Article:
Over the years, the Western Pleasure pen has seen head and neck position span the spectrum. In the late ‘70s and early ‘80s, Western Pleasure horses carried their heads high, moving around the pen with their backs hollowed. Within a few years, the pen was filled with the opposite extreme, horses with their noses near the dirt, referred to by some as “peanut rollers.” Today, the industry’s top trainers and judges think the pendulum has finally settled in the right place – Western Pleasure horses that use their backs to carry their necks level and who appear relaxed in the face and happy about their jobs.
This change is partially reflective of top breed associations’ rulebook verbiage. AQHA’s rulebook states the Western Pleasure horse “should carry his head and neck in a relaxed, natural position, with his poll level with or slightly above the level of the withers. He should not carry his head behind the vertical, giving the appearance of intimidation, or be excessively nosed out, giving a resistant appearance. His head should be level, with his nose slightly in front of the vertical, having a bright expression with his ears alert.” Faults in the class are listed as, “head carried too high; head carried too low (tip of ear below the withers); overflexing or straining neck in head carriage so the nose is carried behind the vertical; and excessive nosing out.” APHA’s rulebook similarly states, “the head should be carried at an angle that is natural and suitable to the horse’s conformation at all gaits. Ideally, a horse should carry its head no lower than level and its nose should be in front of vertical.”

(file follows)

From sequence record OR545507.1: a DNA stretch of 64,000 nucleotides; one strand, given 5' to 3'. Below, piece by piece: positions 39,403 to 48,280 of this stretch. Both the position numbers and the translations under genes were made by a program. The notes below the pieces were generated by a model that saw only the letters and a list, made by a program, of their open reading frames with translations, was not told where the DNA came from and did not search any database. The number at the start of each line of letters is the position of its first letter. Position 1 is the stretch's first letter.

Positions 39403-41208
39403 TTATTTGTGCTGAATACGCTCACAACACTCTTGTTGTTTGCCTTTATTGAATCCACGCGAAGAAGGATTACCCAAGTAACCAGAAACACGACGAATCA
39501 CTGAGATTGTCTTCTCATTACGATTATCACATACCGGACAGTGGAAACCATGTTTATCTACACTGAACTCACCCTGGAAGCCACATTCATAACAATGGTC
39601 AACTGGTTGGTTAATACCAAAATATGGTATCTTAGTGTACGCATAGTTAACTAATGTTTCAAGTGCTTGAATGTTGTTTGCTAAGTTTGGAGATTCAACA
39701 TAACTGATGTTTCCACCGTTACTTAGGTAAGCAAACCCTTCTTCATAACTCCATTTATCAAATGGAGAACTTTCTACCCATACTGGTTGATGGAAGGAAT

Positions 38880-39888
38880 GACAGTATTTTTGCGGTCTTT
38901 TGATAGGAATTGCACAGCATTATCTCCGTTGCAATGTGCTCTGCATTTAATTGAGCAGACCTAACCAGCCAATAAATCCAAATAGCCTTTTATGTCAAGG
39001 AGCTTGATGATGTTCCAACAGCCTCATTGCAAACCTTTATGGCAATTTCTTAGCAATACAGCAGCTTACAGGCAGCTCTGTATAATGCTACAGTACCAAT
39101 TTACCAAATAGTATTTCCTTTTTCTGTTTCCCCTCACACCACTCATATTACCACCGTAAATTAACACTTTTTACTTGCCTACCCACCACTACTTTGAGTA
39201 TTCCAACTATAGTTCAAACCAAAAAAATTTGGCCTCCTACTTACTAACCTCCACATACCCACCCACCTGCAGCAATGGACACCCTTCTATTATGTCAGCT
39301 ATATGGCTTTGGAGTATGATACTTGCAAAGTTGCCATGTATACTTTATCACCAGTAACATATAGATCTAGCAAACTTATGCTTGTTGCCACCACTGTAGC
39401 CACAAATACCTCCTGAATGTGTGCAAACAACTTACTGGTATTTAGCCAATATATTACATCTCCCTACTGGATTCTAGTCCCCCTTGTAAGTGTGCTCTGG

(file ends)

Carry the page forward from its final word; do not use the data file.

AQHA judge Gigi Bailey says that though correct movement is the most important quality in judging the Western Pleasure pen, “head and neck carriage will help determine how the top movers break down into placings. For instance, if three horses were similar in their movement, but horse A carried its head with its nose slightly out and its neck level, horse B carried its neck a little low with its nose on the vertical, and horse C carried its neck low and its nose behind the vertical, horse A would win, horse B would be second, and horse C third.” Bailey goes on to explain that the slight difference in these headsets show varying degrees of difficulty. “It is infinitely more difficult for a horse to move correctly with excellent head and neck carriage than to be more controlled with a lower neck and its face more contained. Judges will search for the excellent mover that displays excellent head and neck carriage. They will also search for that in other western classes such as Trail and Western Riding.”
NSBA judge Kim Ziegler agrees, adding, “Proper head and neck position shows me that the horse is balanced and the horse is using his body correctly. If the horse is balanced and has lift in his ribs and back, his neck and headset will be more natural and correct.” In addition to the rulebook’s guidelines, Ziegler seeks, “a neck that comes out of the withers level, with a longer topline, and shorter bottom line. I want to see a neck that is lean and supple. I’m drawn to pretty, so if the horse has a pretty head and neck, is relaxed, and looking brightly through the bridle, that catches my eye.”